Not for nothing is Bologna known as ‘La Grassa’, the Fat One. A visit here is truly a foodie’s delight! The city has had the nickname since medieval times, indicating that it was already famous throughout Europe for its wonderful food and drink as far back as the 1300s.
One factor behind the development of this rich tradition is the ancient and prestigious university (another of the city’s nicknames is ‘La Dotta’, the Learned One). This attracted students from all over Europe and even further afield. You had to come from a rich family to go to university in those days; and these wealthy students brought with them servants, including cooks to provide them with the meals to which they were accustomed. Gradually foreign ingredients found their way into local Bolognese dishes, and foreign recipes were adapted to suit Bolognese tastes – all influencing what we find today in terms of regional specialities unique to this part of Italy.
And while the word ‘fat’ may be off-putting, don’t worry; grassa refers not to any fattiness in the food but to its copiousness, variety, and superior quality.
The city’s specialities include of course the famous Ragù Bolognese, which is served not on spaghetti but on tagliatelle. The rougher surface of this pasta allows a heavier sauce to cling to it, instead of collecting at the bottom of the plate as it does with slippery spaghetti. This dish is served in almost every restaurant in the city.
Mortadella di Bologna
Another regional speciality is Mortadella di Bologna. You might think from the name that this is the same sausage as the Americans know as bologna or baloney; but here in the city of its birth it is rather different and decidedly superior. It has been made in this region since the days of the Romans and in the past was considered a delicacy for the aristocracy as its heavy use of imported spices made it expensive. As with ragù you find it served everywhere, usually on a platter with other meats and maybe cheese.
All sausages labelled as Mortadella must meet very specific criteria and be free from fillers, artificial colours, flavours and preservatives. Those that follow the traditional official recipe are protected by PGI (Protected Geographical Indication) along with other regional products such as Parmigiano-Reggiano cheese and Traditional Balsamic Vinegar of Modena. Mortadella is usually included on the cold meats and cheeses boards offered as antipasti in many bars.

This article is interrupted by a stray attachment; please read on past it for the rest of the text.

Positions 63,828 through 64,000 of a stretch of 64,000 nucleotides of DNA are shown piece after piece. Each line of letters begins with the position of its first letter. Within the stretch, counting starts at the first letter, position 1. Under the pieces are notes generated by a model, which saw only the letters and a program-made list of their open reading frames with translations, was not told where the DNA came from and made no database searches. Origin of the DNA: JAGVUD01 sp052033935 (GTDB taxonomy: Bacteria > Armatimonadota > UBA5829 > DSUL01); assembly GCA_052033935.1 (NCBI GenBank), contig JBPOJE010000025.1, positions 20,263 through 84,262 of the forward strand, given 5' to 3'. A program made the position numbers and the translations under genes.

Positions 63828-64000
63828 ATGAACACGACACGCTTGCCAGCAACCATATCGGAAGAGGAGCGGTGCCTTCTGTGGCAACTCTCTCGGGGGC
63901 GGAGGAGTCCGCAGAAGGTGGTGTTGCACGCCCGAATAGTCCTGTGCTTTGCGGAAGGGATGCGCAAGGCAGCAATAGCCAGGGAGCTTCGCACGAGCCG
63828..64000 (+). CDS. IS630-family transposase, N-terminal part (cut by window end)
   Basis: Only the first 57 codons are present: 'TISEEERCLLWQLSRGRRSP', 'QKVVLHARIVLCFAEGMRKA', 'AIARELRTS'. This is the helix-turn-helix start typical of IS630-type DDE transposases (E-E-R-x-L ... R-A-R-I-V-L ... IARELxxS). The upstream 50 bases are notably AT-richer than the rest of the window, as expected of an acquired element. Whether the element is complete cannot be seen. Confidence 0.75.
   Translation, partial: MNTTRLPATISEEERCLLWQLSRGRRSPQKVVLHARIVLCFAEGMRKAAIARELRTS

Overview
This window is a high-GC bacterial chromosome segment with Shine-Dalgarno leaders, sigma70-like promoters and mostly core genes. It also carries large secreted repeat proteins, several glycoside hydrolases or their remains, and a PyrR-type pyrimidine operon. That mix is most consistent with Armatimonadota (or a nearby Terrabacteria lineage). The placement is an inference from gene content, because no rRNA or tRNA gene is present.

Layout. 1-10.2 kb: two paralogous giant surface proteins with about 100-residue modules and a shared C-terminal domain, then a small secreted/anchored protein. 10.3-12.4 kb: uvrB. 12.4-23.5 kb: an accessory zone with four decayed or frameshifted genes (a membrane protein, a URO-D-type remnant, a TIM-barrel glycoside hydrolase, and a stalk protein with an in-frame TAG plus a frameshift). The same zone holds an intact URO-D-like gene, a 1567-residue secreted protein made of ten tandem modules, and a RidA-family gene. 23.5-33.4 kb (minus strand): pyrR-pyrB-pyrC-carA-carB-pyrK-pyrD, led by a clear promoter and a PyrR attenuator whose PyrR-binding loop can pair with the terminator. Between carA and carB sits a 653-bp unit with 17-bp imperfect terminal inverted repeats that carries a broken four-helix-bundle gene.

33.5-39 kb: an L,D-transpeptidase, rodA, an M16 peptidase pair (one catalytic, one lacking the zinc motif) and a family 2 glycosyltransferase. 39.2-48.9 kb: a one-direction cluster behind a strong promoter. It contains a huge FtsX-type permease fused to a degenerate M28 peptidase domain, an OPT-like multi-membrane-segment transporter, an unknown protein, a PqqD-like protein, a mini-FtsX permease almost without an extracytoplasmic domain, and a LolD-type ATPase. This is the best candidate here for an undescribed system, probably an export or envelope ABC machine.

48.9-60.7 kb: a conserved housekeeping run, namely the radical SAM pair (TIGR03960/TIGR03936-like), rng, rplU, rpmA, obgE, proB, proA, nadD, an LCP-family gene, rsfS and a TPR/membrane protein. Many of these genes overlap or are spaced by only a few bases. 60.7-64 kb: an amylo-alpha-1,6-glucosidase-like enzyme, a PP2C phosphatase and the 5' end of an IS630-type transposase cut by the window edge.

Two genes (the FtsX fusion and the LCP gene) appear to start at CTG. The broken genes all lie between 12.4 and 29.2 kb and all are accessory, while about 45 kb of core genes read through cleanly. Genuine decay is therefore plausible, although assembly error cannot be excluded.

Aceto Balsamico Tradizionale di Modena
Talking of that famous vinegar, it’s important to note the distinction between Aceto Balsamico di Modena and Aceto Balsamico Tradizionale di Modena or Aceto Balsamico Tradizionale di Reggio Emilia. Even before studying the labels you will know which is which, as the latter products are far more expensive.
By law (both European and Italian) they must be made the traditional way. It involves reducing pressed Trebbiano and Lambrusco grapes to make a thick syrup, known as mosto cotto; this is then aged in wooden barrels for a minimum of 12 years. As it matures it becomes thicker and shrinks in quantity, and is gradually transferred to barrels of smaller and smaller sizes. The most expensive vinegar is drawn from the smallest barrel which is then topped up with vinegar from the next largest and so on. The colour of the cap indicates its age; a white cap means the vinegar has aged for at least 12 years and a gold cap shows it has aged for 25 years or more. In contrast, regular Balsamic Vinegar of Modena is commercially produced and will lack the rich, complex flavours that come with the ageing process.
After tagliatelle, the most often-seen pasta dishes here are those made with tortellini or tortelloni. It took me a while to register what the difference is between these; or even to realise that there is a difference! Tortellini are the smaller of the two, with a meat filling (traditionally pork loin, raw ham, mortadella, Parmesan cheese, eggs and nutmeg); they are typically served in broth (Tortellini in brodo). Tortelloni are larger and their filling is usually either cheese-based such as ricotta or vegetable, maybe pumpkin or spinach. These are typically served in a butter and sage sauce with plenty of grated Parmigiano sprinkled on top.
Wines of the region
I can’t fail to also mention the wines. I tried several that I really liked. A favourite was Pignoletto, a dry white with a slight sparkle (not fizzy, but tingling on the tongue); it was both delicious and refreshing. Another surprise was the Lambrusco, as those generally sold in the UK are sweet and not at all to my taste; the one we sampled here was much drier and we both liked it a lot. And for me, no trip to Italy would be complete without an aperitivo of Aperol Spritz each evening!
Local breads include a flatbread, piadina, used to make tasty sandwiches and tigelle, small thicker round loaves often served with the cold meats and cheeses boards.
And of course this is Italy so there are some excellent gelateria with such an enormous selection I find it almost impossible to choose. The only solution is to have one every day; and even then you will only get through a fraction of them!